It’s no longer enough for musicians to release a new song or album. There is money to be milked from the consumer by releasing a “box set” containing multiple vinyl albums or CDs from an established artist with a deep vault. These albums contain the five rehearsal tracks deemed not worthy of release, the 17 instrumental riffs on one of the songs, a snippet of a radio commercial featuring the artist, the musician’s failed effort to sing two octaves higher or lower than his/her range, a demo track of a song that never made the Top 100 list and maybe a 15-second track of the artist sneezing.
Dredged from the musty catacombs, these rarities have been reworked by a sound engineer who never picked up a musical instrument in his/her life. Attractively packaged the box often includes a booklet tossed in for good measure.
It is time for a pastor to jump on the boxed set bandwagon. Here’s how that might play out:
Famous preacher and columnist releases box set of sermons
The Reverend Joe (Holy Joe) Jones, in conjunction with Sermons Forever LLC, has announced the first-ever box set of his sermons. Entitled “The First Ten Years of Preachifying,” this gift will inspire and/or stultify listeners for years.
This 10-CD collection contains 50 sermons per year, beginning with Jones’ student preaching days. A bonus CD includes archival talks at civic clubs and elementary school graduations.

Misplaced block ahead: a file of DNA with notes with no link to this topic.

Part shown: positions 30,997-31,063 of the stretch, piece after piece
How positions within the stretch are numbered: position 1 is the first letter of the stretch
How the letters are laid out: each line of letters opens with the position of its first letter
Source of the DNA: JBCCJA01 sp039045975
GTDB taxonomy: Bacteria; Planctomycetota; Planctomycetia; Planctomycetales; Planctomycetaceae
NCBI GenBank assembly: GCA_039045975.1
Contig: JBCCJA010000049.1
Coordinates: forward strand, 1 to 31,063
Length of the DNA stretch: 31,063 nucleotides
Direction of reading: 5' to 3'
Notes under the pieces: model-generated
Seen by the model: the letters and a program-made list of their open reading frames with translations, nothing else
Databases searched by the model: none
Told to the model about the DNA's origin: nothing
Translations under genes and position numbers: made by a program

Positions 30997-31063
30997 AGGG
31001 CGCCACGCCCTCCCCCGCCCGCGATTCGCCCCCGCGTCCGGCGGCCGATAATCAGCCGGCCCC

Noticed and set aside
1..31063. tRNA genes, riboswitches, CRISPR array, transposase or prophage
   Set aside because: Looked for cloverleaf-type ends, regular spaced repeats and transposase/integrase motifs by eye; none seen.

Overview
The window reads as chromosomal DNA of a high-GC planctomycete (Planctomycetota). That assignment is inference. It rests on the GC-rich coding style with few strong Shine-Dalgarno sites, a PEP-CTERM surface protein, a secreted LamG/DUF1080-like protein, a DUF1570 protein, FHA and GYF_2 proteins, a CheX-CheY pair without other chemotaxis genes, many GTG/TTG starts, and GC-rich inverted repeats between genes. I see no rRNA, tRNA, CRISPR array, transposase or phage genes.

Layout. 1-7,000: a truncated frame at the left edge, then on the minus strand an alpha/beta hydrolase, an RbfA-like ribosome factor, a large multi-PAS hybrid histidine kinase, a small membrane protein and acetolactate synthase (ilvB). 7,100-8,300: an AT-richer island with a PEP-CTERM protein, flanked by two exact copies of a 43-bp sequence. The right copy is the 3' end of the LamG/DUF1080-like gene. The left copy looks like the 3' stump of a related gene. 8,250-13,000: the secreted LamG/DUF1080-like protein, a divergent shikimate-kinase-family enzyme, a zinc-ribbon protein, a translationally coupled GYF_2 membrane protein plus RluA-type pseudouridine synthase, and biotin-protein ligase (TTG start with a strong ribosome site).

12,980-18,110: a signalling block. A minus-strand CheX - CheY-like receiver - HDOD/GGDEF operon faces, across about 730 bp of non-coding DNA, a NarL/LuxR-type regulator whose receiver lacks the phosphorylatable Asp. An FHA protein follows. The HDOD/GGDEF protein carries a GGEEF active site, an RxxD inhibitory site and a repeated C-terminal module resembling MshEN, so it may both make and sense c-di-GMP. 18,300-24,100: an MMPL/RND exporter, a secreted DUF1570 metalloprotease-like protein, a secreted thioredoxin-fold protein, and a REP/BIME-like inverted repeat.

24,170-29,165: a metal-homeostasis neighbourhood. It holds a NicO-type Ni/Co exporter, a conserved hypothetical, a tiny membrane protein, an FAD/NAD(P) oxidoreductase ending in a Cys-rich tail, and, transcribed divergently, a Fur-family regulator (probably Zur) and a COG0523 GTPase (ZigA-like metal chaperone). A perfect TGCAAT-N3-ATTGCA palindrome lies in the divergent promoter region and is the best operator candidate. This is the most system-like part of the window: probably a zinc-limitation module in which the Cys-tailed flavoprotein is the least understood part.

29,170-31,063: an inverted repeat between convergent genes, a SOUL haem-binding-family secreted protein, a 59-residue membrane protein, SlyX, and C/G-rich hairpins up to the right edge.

Because this esteemed homiletician deemed some sermons from his student days as worthy of repeating, the listener can compare these repeat sermons. In one sermon, for instance, Jones preached 33 seconds longer the second time around, correcting the mispronunciations of the Biblical names Azariah and Jehoshaphat.
Listeners can also hear one sermon so wretched that this perceptive pastor knew immediately after stepping from the pulpit he’d laid an egg never to be preached again. That sermon, although challenging listening, documents the progress (perhaps) of this budding young pastor.
Included in this set is an invaluable 50-page book with sermon illustrations that never made it into the sermons. Also included are six half-written sermons, a whiny letter defending the preacher from a parishioner’s complaint, and a note from the pastor’s son begging father to cease using the child in sermon illustrations.
This attractively packaged box includes an endorsement from one of Jones’ seminary professors, who writes, “I well remember the first sermon Jones ever preached in the classroom setting. Every student in class was asleep within five minutes. To trace the progress of this master pulpiteer is truly miraculous.”
A second box set is in the production stage, bonus material to include blooper church announcements and Jones’ Top 10 benedictions. Although the rare sounds of laughter have been retained on the soundtracks, sound engineers have eliminated the occasional clearing of the throat and the irritating sound of crying babies.
Note: Some readers will think this columnist has gone daft, but who thought we’d be installing solar panels and ordering electric cars. I’m working on my inaugural offering.